The Instagram Aesthetic Is Over

The look made famous by the platform just doesn’t resonate anymore.

A pink wall
okawa somchai / Shutterstock

As Instagram has grown to more than 1 billion monthly users, it has ushered in a very particular look: bright walls, artfully arranged lattes and avocado toast, and Millennial-pink everything, all with that carefully staged, color-corrected, glossy-looking aesthetic. Photos that play into these trends perform so well on Instagram that the look became synonymous with the platform itself, then seeped into the broader world. Even if you don’t use the app, you’ve undoubtedly encountered an “Instagram wall,” a pop-up experience like the Museum of Ice Cream, or a brightly patterned restaurant bathroom just made to be photographed.

No one has capitalized on this look’s popularity more than influencers. Some have even started to make thousands of dollars on photo presets that warp anyone’s pictures to fit this mold. But every trend has a shelf life, and as quickly as Instagram ushered in pink walls and pastel macaroons, it’s now turning on them. “Avocado toast and posts on the beach. It’s so generic and played out at this point. You can photoshop any girl into that background and it will be the same post,” said Claire, a 15-year-old who asked to be referred to by a pseudonym because of her age. “It’s not cool anymore to be manufactured.”

Fast-rising young influencers such as Emma Chamberlain, Jazzy Anne, and Joanna Ceddia all reject the notion of a curated feed in favor of a messier and more unfiltered vibe. While Millennial influencers hauled DSLR cameras to the beach and mastered photo editing to get the perfect shot, the generation younger than they are largely post directly from their mobile phones. “Previously influencers used to say, ‘Oh, that’s not on brand,’ or only post things shot in a certain light or with a commonality,” says Lynsey Eaton, a co-founder of the influencer-marketing agency Estate Five. “For the younger generation, those rules don’t apply at all.”

Yes mom, I am studying.

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In fact, many teens are going out of their way to make their photos look worse. Huji Cam, which make your images look as if they were taken with an old-school throwaway camera, has been downloaded more than 16 million times. “Adding grain to your photos is a big thing now,” says Sonia Uppal, a 20-year-old college student. “People are trying to seem candid. People post a lot of mirror selfies and photos of them lounging around.”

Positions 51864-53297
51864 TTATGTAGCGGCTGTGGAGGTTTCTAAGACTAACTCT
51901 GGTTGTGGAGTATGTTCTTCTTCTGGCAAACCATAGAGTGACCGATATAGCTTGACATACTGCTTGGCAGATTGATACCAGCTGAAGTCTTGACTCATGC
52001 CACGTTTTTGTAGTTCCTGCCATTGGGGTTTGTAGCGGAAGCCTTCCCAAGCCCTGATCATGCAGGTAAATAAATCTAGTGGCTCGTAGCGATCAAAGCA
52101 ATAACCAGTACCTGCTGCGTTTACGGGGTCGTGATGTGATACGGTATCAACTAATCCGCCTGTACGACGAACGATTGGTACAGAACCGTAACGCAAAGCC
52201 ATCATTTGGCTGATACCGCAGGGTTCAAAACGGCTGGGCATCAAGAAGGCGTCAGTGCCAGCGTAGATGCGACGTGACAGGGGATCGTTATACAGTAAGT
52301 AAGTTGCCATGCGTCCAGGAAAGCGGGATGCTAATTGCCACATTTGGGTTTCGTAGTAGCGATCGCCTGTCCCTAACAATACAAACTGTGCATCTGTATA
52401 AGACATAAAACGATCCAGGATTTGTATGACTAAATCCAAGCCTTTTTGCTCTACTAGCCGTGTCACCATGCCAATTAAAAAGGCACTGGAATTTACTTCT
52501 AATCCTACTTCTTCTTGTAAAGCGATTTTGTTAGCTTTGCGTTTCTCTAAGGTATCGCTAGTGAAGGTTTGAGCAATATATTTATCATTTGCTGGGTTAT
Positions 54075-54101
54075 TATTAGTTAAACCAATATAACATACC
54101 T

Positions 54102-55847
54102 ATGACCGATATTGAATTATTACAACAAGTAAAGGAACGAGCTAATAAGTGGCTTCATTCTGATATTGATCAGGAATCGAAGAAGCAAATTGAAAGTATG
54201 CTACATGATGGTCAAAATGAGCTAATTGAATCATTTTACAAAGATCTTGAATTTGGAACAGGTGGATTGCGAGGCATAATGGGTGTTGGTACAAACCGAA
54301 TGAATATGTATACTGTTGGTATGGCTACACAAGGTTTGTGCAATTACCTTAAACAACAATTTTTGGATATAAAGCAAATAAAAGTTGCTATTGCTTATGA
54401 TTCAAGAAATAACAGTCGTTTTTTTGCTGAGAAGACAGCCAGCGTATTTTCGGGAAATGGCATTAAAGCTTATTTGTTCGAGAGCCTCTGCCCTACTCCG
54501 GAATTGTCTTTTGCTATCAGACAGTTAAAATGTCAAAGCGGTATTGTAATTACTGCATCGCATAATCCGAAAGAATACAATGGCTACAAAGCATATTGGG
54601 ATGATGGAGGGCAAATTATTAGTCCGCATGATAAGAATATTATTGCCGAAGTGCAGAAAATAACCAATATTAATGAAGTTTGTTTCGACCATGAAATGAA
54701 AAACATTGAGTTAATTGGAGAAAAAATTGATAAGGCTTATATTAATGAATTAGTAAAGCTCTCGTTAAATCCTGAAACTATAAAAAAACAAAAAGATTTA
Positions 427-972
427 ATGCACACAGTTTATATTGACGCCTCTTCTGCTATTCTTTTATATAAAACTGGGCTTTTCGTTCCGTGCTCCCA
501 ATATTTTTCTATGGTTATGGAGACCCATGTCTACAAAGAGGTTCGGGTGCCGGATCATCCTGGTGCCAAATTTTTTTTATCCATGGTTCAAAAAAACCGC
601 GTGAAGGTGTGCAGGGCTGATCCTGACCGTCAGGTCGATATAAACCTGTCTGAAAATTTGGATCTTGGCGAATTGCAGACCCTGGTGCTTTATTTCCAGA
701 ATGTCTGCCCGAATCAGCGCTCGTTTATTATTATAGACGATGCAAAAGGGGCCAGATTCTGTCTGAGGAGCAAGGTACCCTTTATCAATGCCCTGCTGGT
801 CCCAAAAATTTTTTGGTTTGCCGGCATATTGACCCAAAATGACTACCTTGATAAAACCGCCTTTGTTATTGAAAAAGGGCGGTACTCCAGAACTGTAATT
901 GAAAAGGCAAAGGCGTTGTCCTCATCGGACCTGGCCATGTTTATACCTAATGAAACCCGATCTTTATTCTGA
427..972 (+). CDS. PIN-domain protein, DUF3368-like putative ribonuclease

Take Reese Blutstein, a 22-year-old influencer who has amassed more than 238,000 followers in just over a year by posting unfiltered, low-production photos of herself in quirky outfits. (A recent flash photo into a mirror with her dog picked up more than 5,000 likes). She, like many members of her generation, doesn’t stress about posting almost the exact same photo twice in a row, something first-generation influencers wouldn’t dream of. “I’m not afraid to over-post. I don’t think, Oh, will this mess up how my feed looks,” she says. “I don’t think too much about it. If I like an image, I just post it.”

Anything that feels staged is as undesirable for Blutstein’s cohort as unfiltered or unflattering photos would be for older influencers. “For my generation, people are more willing to be who they are and not make up a fake identity,” she says. “We are trying to show a real person doing cool things as a real person, not trying to create a persona that isn’t actually you.”


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Matt Klein, a cultural strategist at the consultancy Sparks & Honey, also says he’s seen a gradual shift away from the rainbow-colored preplanned photos that dominated the platform in late 2017. “We all know the jig is up,” he says. “We’ve all participated in those staged photos. We all know the stress and anxiety it takes. And we can see through it. Culture is a pendulum, and the pendulum is swaying. That’s not to say everyone is going to stop posting perfect photos. But the energy is shifting.”

Over the past year, “Instagram vs realityphotos have grown in popularity as influencers attempt to make themselves seem more accessible. Earlier this month at Beautycon, a beauty festival, Instagram stars spoke about moving away from ring lights and toward showing off their faces in sunlight. As the public becomes more aware of the prevalence of sponsored posts, beauty influencers are abandoning branded shots for ones that show off their “empties” (empty bottles of product they actually use). A growing number of accounts are dedicated to calling out the various cosmetic procedures celebrities and influencers have had. Influencers have also been actively speaking out themselves about burnout, mental health, and the stress that comes with maintaining perfection.